Problem solving leads to new skills. Here are three things I’ve learned recently while editing in Premiere Pro.
Every now and then, in the midst of a busy editing day, I’ll have to solve some tiny problem and, in the process, learn something new about the program I’m in. Recently, I’ve learned these three things about working in Adobe Premiere Pro, which may not be new to you, but they were news to me. Hopefully, they’ll be useful to a few other people too.
How to Move Audio Keyframes With Keyboard Shortcuts
I love editing with a Wacom tablet, and most of the time things run pretty smoothly, except for a few important occasions within Premiere Pro. The main problem is that doing anything that requires precision seems to never work quite right.
And, by the way, I never had these problems in FCP7, so it’s not the tablet! For example, I find clicking and dragging on numbers (such as the position controls in the Effects Control tab, which should act like sliders) pretty tricky. I’ll click and drag and let go and the number won’t be quite where I left it.
Another example has to do with audio keyframes. When trying to reposition them in the timeline, they almost always either stick in a wrong position, or ping away when I release the pen tip. This is very frustrating, especially when you’re mixing in a hurry. Thankfully, it’s pretty simple (and probably faster) to adjust these keyframes on the fly with keyboard shortcuts.
In the default keyboard mapping, simply select the keyframe and press [ to increase the volume, or ] to decrease. Personally I’ve mapped these to CMD+Up Arrow and CMD+Down Arrow. Then, when you’re playing through the sequence, you can adjust the keyframe level while listening along.
One thing I have found, however, is that sometimes the meters (and/or the playback volume) might not update until you playback through the sequence a second time. This is annoying.
How to Find out Which Font Has Been Replaced in Premiere
Inevitably you open up a client’s project on your computer and find that the font used in all the important text elements has been replaced by Premiere, because the real font is not installed on your computer. So how do you find out what the font was before Premiere replaced it?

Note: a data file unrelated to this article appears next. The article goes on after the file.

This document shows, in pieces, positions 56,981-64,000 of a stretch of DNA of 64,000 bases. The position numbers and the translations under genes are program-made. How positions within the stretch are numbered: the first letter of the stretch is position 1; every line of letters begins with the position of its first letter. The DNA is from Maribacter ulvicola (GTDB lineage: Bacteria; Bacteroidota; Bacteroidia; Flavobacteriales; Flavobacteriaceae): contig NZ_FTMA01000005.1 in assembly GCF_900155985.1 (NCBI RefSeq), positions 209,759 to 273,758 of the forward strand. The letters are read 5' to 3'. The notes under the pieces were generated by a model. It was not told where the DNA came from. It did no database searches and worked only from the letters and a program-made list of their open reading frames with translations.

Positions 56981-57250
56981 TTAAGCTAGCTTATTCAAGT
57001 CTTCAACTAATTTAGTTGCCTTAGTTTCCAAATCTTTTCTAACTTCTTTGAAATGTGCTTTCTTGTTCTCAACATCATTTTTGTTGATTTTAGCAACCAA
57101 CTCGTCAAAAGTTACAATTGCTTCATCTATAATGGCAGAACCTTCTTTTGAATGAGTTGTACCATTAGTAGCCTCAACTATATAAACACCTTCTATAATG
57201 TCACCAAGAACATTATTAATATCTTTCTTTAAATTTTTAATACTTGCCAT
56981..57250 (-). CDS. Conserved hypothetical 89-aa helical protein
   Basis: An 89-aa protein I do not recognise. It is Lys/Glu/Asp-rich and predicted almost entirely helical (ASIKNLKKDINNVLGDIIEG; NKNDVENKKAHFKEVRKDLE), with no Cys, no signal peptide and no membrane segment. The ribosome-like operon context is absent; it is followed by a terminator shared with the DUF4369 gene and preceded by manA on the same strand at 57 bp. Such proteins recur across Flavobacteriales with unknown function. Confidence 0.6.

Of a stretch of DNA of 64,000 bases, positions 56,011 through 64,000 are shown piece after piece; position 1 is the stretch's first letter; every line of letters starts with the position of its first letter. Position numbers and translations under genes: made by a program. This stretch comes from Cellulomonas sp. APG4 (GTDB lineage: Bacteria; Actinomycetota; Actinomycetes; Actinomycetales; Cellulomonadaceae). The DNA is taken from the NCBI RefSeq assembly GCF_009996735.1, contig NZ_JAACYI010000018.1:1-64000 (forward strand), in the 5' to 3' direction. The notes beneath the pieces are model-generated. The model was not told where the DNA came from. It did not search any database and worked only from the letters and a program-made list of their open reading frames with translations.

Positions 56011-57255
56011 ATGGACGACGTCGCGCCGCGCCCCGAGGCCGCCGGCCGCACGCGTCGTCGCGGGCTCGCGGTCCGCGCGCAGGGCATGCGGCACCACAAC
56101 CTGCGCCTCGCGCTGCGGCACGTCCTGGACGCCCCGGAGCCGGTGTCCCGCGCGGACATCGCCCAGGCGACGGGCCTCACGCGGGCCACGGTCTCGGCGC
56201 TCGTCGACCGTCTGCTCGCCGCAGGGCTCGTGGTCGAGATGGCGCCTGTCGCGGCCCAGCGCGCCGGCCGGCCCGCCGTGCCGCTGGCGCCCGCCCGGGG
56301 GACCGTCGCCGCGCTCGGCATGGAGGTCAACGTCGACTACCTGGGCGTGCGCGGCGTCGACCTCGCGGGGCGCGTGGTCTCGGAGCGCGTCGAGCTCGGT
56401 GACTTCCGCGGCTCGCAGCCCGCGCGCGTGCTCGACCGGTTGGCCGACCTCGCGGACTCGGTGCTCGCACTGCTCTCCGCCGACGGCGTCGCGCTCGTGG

Well, the Title Designer isn’t any help at all, nor is the metadata of the text element itself. What you need to do is click on the tiny warning triangle in the very bottom right hand corner of the Premiere Pro interface (image above). It will open up the Events window (image below) which will tell you what the original font was and what Premiere has replaced it with. Phew!
Now all you have to do is source the font, install it, restart Premiere, and the text elements will be back to the way they should have been. The Events window is also a handy place to look if other things go wrong too.
How to Copy Finder File Path to Import Window
This tip is for those times when you’ve navigated to some obscure folder, deeply routed in the file system of your client’s remote storage in the Mac OSX Finder, and you don’t want to have to do that journey all over again while importing files into Premiere. Simply drag the folder from Finder into the import window and it will open up the file path in a jiffy. If that wasn’t clear enough, just watch the extremely short video below to see what I mean.
Share Your Tiny Tips
None of these tips are going to rock your world, but sometimes in life the little things do matter. Here are a few more little tips and tricks for working in Premiere Pro.
- Quick Tip: Nudge Clips in Premiere Pro
- Premiere Pro Tutorial: Pull Selects Faster Than Ever!
- Smoothing Keyframes in Premiere Pro
If you’ve got a similar tip to share, hit the comments below and help us all out!